Companies Consider Transparent Face Masks as an ADA Accommodation During Pandemic

Dorsey & Whitney LLP

Dorsey & Whitney LLP

Lawsuits from the deaf and hard-of-hearing community may require companies to consider new reasonable accommodations during the COVID-19 pandemic, such as transparent face masks for employees and clean writing tools for customers, in order to comply with state and federal disability discrimination laws.

On September 22, 2020, the shoe company, Nike, Inc., was sued by a San Diego customer who is deaf after the customer was unable to communicate with an employee in a Nike retail store who was wearing an opaque face mask in compliance with Nike’s face mask requirements.  According to court filings, the customer alleged that Nike violated state and federal law, including 42 U.S.C. section 12182(1)(A)(1), by denying “goods, services, facilities, privileges, advantages, or accommodations” to a person with a disability.  The customer also alleged that Nike failed to provide auxiliary aids and services to ensure effective communication for customers, as required by 28 C.F.R. section 36.303(a).

Nike reached a settlement in the action, pending court approval, in which Nike has agreed to (1) pay $85,000 in attorneys’ fees and costs; (2) provide guidance to California store employees on how to accommodate customers who have difficulty communicating due to employees’ opaque face covering; (3) post notices in all California store entrances noting that accommodations are available for customers with hearing loss; (4) ensure that transparent face masks and clean writing tools are available upon request; and (5) pay the class plaintiff up to $5,000.  Nike may still face additional monetary claims from class members as the proposed settlement will only resolve claims for injunctive relief, not compensatory or other damages.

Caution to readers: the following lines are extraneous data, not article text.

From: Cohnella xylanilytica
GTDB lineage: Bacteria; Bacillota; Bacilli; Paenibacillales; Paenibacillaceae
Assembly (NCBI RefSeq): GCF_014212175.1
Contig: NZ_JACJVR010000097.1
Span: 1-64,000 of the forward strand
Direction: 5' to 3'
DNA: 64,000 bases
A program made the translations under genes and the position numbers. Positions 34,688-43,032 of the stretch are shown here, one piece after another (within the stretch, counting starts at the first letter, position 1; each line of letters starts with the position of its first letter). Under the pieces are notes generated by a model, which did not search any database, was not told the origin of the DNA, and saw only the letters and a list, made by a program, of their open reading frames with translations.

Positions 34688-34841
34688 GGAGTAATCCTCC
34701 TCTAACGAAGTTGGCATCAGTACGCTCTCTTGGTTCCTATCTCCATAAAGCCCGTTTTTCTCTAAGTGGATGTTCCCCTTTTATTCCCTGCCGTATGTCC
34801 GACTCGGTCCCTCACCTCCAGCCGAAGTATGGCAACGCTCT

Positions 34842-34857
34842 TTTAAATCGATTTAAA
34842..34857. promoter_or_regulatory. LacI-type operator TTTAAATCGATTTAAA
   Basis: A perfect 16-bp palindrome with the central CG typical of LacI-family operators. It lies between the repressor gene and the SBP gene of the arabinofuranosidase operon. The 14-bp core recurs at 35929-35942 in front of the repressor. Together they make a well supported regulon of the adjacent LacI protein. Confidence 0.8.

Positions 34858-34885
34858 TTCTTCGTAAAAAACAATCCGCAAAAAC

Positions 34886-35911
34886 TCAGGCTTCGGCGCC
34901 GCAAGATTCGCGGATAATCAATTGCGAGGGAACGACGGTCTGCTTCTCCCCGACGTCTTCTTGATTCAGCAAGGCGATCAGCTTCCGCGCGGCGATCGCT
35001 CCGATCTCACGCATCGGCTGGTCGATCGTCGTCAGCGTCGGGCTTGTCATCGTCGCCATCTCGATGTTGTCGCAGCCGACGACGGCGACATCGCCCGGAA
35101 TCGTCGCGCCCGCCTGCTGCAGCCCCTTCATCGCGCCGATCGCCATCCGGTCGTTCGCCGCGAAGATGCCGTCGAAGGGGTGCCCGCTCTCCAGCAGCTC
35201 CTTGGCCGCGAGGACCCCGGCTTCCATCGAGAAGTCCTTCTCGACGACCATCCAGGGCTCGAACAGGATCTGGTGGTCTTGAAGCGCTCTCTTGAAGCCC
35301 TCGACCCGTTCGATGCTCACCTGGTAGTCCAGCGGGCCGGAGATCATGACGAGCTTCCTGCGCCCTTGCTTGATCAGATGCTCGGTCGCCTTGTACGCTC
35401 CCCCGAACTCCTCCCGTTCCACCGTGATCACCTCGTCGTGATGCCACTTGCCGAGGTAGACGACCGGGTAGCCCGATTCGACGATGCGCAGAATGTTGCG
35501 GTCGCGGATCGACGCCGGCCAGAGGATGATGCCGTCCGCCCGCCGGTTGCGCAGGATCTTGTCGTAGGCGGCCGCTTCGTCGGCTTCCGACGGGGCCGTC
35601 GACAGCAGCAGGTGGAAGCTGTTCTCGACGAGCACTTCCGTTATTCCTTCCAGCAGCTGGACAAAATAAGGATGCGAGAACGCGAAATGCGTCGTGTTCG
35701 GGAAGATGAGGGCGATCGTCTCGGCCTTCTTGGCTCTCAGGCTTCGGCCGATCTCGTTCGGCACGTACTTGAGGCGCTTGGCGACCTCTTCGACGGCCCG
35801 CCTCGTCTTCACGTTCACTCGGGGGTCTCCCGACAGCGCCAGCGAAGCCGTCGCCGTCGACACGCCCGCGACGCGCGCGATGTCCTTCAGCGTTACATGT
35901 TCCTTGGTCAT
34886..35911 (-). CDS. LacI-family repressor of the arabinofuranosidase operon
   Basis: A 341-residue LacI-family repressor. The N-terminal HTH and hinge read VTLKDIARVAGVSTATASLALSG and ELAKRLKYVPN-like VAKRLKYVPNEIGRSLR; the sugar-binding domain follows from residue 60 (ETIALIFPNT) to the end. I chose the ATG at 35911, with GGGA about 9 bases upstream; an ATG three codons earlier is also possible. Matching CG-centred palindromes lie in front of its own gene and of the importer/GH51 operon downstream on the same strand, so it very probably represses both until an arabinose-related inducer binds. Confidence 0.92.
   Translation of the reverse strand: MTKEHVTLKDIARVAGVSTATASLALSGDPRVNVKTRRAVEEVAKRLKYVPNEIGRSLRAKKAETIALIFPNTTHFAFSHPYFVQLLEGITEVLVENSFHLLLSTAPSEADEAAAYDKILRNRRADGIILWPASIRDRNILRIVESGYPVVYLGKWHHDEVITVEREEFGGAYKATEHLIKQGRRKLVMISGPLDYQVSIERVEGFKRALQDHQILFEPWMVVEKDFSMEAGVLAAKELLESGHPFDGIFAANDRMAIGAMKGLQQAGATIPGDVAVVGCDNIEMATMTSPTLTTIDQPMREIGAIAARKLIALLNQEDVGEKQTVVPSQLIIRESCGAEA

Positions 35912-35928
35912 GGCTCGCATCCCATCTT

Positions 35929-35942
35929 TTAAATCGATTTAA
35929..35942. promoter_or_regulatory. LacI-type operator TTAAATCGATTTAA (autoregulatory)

Retail companies can proactively ensure that their employees are trained on how to respond to requests for accommodations from deaf and hard-of-hearing customers during the COVID-19 pandemic.  If transparent face masks are not immediately available, employees can provide clean pens and paper to communicate with customers in order to minimize any liability under the Americans with Disabilities Act (ADA).

In addition, employers can also take steps to avoid employment-related disability claims by ensuring that transparent face masks and/or other auxiliary aids are available for employees who are deaf or hard-of-hearing.

Finally, companies should consider other areas in which new pandemic-related policies may adversely affect employees or customers with disabilities, such as specific social distancing requirements, virtual communications, and remote working policies.

DISCLAIMER: Because of the generality of this update, the information provided herein may not be applicable in all situations and should not be acted upon without specific legal advice based on particular situations.

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